4. In the red-hot car market, those cars may sell before the dealer receives the title from the finance company. (Not all dealers do this.)

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The problem, which started in 2018, has been exacerbated because finance companies have been short-staffed during the pandemic and are taking longer and longer to send the titles, said Ted Smith, president of the Florida Automobile Dealers Association, which represents about 850 new-car dealers in Florida.

Dealers don’t wait to receive the title before reselling the car for a simple reason: Customers don’t want to wait around that long, he said.

“We want to put people in cars. We want to get people titled right there at the desk if we can do that,” Smith said. “There’s no reason at all for a dealer not to hand over the title and registration as quickly as possible.”

The Department of Highway Safety and Motor Vehicles has been reluctant to allow dealers more time to transfer a title. It said an earlier version of the House Bill 1517 “would erode much-needed consumer protections.”

The department still has concerns about the current form of the bill. The most common complaint Floridians have about dealers is when they don’t turn over titles within the required 30 days, said Department of Highway Safety and Motor Vehicles spokesperson Aaron Keller.

Last week, the department hit Vroom, an online-only used car dealership, with a $47,000 fine for not forking over titles within 30 days.

A spokesperson for Vroom said they were “committed to continuing to work with customers and the Florida Department of Motor Vehicles to solve any issues Florida residents might have at any point in that process.”

The state also took action last year against Carvana, a competing online-only used car dealership, which had nearly 400 titles not filed within 30 days. The action was dropped after the company reduced that number to 29, with 11 of those customers given buy-out offers. (The remaining 18 were not responsive or failed to provide paperwork.)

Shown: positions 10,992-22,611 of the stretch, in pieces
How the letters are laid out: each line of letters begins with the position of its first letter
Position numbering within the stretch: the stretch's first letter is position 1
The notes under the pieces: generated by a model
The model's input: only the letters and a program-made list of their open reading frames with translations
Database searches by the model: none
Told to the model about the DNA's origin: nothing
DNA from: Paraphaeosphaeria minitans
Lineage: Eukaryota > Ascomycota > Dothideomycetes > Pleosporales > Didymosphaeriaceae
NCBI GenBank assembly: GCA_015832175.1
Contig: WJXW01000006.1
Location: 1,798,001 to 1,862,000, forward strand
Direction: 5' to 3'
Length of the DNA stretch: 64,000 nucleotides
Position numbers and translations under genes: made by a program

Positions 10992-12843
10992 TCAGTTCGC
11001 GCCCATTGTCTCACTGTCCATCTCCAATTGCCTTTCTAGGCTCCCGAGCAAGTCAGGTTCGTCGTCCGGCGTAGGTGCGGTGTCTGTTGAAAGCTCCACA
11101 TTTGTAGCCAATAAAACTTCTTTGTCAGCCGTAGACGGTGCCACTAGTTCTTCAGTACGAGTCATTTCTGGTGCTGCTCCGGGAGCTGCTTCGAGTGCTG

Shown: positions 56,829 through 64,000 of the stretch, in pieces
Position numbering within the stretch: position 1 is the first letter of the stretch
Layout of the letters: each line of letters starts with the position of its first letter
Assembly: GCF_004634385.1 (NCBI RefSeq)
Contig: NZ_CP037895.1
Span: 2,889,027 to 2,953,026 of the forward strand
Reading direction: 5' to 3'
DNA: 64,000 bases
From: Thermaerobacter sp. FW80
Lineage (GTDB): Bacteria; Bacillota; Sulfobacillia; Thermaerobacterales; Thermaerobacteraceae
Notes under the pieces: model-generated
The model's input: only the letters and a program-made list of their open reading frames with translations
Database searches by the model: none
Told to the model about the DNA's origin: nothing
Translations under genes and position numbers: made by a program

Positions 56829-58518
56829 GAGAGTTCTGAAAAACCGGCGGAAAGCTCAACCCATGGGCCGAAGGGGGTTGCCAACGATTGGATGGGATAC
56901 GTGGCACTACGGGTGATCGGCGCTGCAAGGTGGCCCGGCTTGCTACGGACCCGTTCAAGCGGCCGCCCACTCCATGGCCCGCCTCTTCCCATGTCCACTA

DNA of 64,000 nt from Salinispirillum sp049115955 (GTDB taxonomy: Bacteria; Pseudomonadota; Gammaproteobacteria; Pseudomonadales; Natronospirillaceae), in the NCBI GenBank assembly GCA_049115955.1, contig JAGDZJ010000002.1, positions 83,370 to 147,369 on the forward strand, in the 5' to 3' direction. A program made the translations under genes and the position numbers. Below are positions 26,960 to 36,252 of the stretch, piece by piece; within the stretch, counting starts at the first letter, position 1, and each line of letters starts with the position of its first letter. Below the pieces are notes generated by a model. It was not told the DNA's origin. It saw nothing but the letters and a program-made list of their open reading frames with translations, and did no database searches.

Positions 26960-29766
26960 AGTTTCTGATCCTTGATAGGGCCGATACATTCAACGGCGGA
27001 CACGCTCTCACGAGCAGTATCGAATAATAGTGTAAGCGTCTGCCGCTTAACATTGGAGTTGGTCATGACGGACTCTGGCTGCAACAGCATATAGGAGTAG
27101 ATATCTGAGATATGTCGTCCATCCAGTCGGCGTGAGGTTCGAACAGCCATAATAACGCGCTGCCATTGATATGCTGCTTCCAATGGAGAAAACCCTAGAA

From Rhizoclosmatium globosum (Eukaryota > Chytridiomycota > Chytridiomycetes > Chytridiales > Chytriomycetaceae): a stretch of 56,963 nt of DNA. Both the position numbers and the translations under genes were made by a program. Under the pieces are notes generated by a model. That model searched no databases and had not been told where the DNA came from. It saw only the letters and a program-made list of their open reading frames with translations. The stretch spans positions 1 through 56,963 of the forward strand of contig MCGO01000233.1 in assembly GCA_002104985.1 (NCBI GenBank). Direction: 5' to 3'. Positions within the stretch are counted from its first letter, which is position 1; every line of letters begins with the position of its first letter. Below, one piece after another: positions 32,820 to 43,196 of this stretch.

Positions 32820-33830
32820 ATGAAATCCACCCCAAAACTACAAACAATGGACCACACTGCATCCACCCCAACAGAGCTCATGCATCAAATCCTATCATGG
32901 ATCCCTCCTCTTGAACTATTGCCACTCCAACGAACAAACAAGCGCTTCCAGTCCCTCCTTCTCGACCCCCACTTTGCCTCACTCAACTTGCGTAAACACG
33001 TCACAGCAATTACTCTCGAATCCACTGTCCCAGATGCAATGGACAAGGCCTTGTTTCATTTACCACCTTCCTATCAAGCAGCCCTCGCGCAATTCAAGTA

“The department believes Carvana’s change in customer service delivery and business practices, including no longer selling vehicles until the vehicle’s title is in your possession, will reduce similar issues moving forward,” the department’s director wrote to the company’s director of governmental affairs on Feb. 1.

Fasano, the Pasco tax collector, said other companies should also not sell vehicles until they have the title. Giving dealers more time to transfer the title will give them another deadline to miss, and could complicate the situation for customers.

“It’s just baffling to me that anyone is selling a vehicle you don’t have the title to,” Fasano said. “You can’t do that in a private sale. You’d get arrested if you did that. It’s called fraud.”

The sponsor of the Senate bill, Sen. Tom Wright, R-New Smyrna Beach, rejected that idea.

“So then they have that inventory sitting,” Wright said of the dealers. “Why not require the lenders to release the lien on time? That’s the problem.”